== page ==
After all the wood repair was complete, and the holes filled with new wood and epoxy to last another generation, I called Scott at Lake Effect Marina to see if we should just paint the back end because the corners were not in good shape. He said that the owner was really hopeful that the same Mahogany look could be retained.
I asked about the corners and the bottom, and finally Scott said, “Dave, I have seen your boat. Just do this the way you would do it for yourself and I am sure it will be good.” Well, that settled it and made it clear how to proceed. it was time to add the pretty Mahogany layer.
The top piece was the most time consuming, trying to conform the the rub rail as closely as possible.
Then the pieces were epoxied and held in place by screws with wood washers, to prevent a large hole made by the head of the screw.
Usually, the transom wood goes first, and the side planks overlap the back. In this case, the corner was worn and chipped some, so the fairing epoxy was added to restore a strong and clean corner. That was how I’d do it.
Cutting away the extra 1/4” veneer, and shaping epoxy fairing compound involves some tricks. The roughest cutting was done with the American and Japanese saws, with the ends taped to protect against scratching the side. The rasp and chisels did more refinement, and the trusty orbital sander finished the job.
Yes, now the the side and bottom are now ready for paint touch up. The corner line is now accurate and will be beautiful.
The next step was to consider how to fill the small holes left from the screw clamps. The way I would do it is was with some elegant face grain plugs. So I did it that way. . . I cut off the end of a mahogany board, and made saw kerfs on both end. Then I used the band saw to cut the 1/4” square rods which have face grain on the ends.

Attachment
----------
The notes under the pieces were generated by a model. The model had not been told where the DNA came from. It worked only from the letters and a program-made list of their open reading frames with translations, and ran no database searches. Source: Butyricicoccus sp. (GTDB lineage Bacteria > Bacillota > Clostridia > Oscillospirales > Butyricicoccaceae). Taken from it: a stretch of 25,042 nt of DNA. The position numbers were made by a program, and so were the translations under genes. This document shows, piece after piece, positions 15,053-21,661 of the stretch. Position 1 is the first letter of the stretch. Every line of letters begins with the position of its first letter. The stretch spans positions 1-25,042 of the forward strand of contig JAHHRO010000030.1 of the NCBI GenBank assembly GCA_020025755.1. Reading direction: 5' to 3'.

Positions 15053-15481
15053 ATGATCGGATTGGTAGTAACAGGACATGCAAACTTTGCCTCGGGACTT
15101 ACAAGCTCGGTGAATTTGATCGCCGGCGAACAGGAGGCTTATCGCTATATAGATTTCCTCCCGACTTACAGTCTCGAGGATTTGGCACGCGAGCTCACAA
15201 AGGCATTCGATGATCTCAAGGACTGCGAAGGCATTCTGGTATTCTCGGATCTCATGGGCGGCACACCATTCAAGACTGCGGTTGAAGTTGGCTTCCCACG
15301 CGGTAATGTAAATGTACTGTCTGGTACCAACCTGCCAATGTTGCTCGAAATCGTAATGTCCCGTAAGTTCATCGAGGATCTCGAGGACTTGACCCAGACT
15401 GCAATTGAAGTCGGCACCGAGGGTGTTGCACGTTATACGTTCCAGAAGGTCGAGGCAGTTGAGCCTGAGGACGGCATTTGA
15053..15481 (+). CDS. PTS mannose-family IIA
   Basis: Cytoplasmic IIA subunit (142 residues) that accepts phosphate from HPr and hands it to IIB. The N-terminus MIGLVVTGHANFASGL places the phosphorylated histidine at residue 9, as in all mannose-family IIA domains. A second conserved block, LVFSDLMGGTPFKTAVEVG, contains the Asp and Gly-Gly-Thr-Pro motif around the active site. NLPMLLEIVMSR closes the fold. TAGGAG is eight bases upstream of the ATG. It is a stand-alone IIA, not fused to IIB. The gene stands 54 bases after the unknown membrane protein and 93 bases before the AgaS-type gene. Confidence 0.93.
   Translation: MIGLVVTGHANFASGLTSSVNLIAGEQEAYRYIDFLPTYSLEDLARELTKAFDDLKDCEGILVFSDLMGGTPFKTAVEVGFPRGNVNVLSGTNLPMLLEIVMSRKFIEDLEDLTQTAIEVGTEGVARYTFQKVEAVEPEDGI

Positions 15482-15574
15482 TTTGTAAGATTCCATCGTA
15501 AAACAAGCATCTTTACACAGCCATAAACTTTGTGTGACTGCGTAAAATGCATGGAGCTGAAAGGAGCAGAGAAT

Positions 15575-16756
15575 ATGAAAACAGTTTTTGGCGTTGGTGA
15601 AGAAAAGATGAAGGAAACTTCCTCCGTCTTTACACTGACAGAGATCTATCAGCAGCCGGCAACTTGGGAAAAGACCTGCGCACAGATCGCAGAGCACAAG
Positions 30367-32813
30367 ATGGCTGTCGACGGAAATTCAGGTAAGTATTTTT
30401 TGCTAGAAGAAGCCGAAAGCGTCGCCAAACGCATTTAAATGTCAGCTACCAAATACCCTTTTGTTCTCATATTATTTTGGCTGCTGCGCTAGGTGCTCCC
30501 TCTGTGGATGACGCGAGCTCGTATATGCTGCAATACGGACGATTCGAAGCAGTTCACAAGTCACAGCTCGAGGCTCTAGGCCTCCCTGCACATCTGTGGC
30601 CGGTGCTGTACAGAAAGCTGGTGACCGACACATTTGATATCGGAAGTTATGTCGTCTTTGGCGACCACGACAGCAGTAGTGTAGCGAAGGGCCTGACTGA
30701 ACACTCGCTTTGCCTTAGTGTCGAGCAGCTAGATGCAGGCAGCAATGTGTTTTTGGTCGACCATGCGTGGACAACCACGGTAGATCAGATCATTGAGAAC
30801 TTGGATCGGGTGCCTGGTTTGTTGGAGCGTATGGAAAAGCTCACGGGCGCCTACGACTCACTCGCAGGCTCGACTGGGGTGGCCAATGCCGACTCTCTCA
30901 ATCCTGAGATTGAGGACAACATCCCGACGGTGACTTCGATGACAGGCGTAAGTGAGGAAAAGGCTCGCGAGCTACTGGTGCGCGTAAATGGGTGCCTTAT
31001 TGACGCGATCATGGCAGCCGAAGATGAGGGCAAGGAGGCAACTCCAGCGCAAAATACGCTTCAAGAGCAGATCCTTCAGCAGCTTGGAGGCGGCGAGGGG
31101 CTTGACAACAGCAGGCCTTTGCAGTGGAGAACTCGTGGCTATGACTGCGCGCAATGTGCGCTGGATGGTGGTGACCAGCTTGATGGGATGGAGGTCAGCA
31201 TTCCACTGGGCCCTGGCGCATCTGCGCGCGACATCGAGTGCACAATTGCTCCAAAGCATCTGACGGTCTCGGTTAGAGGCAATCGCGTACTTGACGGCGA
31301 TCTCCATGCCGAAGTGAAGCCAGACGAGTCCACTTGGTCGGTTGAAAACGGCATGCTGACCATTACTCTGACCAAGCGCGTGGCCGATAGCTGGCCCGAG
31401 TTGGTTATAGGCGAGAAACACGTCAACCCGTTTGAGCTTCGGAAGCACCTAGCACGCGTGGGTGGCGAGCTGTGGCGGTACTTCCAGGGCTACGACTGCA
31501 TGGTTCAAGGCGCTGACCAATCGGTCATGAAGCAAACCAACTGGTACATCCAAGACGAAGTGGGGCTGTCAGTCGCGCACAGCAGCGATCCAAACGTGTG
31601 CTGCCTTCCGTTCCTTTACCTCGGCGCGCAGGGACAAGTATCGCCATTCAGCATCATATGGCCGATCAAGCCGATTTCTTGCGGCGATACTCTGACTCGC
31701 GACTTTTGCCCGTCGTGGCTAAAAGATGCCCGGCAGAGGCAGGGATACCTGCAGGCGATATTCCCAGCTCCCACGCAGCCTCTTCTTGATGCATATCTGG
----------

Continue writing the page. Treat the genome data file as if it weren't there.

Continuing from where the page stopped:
The fragile cross grain rods are chucked gently into the drill, supported by the forked holder, and spun into a dull pencil shape.
The boat needed around 60 of these small face grain plugs.
Here are a couple of them, glued in.
Voila, the plugs nearly disappear even to a close inspection. Sanding started with a 80 grit long board for fairing, and then went through 120, 180 and 220 grits to prepare for varnish to be sprayed on. The beautiful iridescence will be showing soon, and I can imagine a boat name appearing near the top.
Jay from Lake Effect Marina came to pick it up, and kindly removed a snow pole rather than running over it. I hope to see the old Thompson when the project is finished.
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